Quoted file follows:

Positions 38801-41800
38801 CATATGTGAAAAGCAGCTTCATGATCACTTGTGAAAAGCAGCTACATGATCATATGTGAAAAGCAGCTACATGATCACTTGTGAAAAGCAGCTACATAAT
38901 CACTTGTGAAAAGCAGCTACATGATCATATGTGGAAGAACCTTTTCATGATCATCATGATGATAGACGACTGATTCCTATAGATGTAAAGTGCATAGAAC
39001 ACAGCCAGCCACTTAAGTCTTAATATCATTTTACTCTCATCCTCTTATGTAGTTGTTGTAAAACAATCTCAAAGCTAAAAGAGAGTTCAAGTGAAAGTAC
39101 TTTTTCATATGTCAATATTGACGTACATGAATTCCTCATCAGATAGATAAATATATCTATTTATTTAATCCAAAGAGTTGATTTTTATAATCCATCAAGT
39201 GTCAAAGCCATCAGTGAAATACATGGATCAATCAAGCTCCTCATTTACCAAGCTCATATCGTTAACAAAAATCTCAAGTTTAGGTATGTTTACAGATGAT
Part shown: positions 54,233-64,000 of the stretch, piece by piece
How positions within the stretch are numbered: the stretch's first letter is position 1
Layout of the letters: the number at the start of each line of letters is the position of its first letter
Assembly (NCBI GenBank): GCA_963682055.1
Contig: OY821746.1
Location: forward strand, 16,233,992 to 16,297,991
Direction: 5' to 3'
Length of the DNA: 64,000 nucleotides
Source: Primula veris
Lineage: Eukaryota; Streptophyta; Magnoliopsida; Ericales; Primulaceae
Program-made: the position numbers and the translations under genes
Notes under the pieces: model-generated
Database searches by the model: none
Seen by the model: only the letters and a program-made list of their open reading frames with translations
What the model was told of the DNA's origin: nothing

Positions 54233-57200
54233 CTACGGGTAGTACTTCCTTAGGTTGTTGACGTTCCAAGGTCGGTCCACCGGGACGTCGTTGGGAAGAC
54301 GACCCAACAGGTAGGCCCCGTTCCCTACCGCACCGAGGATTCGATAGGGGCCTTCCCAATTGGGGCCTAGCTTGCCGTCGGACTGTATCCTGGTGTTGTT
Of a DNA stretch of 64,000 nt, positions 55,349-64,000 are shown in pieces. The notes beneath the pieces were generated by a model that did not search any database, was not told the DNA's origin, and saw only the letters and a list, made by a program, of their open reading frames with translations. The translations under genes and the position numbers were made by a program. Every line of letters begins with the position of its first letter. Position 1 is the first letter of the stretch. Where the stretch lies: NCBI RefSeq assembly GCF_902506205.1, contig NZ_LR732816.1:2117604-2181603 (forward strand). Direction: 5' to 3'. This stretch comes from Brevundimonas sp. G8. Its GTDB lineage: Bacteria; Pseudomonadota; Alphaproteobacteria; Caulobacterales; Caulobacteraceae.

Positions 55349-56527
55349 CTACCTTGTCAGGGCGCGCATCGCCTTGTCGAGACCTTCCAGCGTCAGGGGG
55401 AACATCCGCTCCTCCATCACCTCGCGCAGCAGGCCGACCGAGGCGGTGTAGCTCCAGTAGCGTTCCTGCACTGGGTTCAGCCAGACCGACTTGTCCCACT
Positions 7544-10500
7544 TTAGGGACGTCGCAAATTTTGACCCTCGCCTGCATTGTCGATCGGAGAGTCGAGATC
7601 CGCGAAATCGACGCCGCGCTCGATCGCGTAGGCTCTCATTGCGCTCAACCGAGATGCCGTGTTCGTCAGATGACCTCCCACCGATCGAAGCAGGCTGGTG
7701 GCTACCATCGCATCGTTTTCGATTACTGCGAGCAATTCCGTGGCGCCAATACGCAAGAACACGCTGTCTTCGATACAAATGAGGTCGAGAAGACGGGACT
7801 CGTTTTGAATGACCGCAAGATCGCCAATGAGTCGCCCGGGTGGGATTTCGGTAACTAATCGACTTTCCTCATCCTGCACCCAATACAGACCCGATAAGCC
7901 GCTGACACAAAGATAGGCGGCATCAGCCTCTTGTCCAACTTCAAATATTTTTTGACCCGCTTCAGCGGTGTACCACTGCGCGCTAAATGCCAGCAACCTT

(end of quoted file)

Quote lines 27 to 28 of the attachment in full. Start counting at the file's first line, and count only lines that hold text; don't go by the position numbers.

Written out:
55349 CTACCTTGTCAGGGCGCGCATCGCCTTGTCGAGACCTTCCAGCGTCAGGGGG
55401 AACATCCGCTCCTCCATCACCTCGCGCAGCAGGCCGACCGAGGCGGTGTAGCTCCAGTAGCGTTCCTGCACTGGGTTCAGCCAGACCGACTTGTCCCACT